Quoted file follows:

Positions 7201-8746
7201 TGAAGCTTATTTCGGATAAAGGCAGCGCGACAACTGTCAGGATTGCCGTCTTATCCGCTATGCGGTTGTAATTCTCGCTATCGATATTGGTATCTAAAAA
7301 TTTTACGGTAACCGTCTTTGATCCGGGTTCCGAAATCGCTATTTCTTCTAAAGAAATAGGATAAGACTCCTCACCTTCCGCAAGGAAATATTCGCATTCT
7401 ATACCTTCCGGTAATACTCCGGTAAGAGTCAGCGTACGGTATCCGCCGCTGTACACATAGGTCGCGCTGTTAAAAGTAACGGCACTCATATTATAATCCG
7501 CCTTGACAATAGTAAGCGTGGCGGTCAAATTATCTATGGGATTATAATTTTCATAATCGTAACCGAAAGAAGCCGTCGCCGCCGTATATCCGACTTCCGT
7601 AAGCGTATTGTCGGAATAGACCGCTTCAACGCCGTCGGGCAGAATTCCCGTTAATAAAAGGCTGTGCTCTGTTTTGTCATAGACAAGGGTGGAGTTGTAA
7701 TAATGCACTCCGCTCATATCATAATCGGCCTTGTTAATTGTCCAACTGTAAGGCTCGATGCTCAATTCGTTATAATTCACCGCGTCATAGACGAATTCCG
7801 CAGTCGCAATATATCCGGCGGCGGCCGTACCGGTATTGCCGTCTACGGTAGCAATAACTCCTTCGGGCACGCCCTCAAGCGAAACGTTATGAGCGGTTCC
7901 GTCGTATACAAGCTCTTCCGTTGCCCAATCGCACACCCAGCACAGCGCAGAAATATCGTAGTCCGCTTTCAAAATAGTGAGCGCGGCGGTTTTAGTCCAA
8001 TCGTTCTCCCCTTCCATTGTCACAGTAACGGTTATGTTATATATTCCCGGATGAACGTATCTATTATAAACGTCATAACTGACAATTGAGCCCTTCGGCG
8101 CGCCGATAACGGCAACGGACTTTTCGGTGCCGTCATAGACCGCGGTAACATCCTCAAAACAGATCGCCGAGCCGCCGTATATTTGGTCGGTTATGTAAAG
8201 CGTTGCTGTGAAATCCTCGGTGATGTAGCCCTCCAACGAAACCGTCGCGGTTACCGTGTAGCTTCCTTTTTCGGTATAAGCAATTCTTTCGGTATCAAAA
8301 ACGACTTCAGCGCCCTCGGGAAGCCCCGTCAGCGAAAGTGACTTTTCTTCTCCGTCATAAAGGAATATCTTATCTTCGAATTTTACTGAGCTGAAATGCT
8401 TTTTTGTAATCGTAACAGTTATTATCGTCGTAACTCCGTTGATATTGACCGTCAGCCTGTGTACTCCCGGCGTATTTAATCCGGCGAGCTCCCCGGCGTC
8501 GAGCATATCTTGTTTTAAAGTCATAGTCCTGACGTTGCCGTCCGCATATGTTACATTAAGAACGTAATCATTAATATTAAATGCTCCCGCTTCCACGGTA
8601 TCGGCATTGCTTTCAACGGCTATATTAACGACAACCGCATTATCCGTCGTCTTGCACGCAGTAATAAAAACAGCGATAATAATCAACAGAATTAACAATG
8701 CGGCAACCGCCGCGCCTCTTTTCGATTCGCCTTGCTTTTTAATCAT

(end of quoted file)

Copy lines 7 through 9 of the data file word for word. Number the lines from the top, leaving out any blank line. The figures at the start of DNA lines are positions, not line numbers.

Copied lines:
7701 TAATGCACTCCGCTCATATCATAATCGGCCTTGTTAATTGTCCAACTGTAAGGCTCGATGCTCAATTCGTTATAATTCACCGCGTCATAGACGAATTCCG
7801 CAGTCGCAATATATCCGGCGGCGGCCGTACCGGTATTGCCGTCTACGGTAGCAATAACTCCTTCGGGCACGCCCTCAAGCGAAACGTTATGAGCGGTTCC
7901 GTCGTATACAAGCTCTTCCGTTGCCCAATCGCACACCCAGCACAGCGCAGAAATATCGTAGTCCGCTTTCAAAATAGTGAGCGCGGCGGTTTTAGTCCAA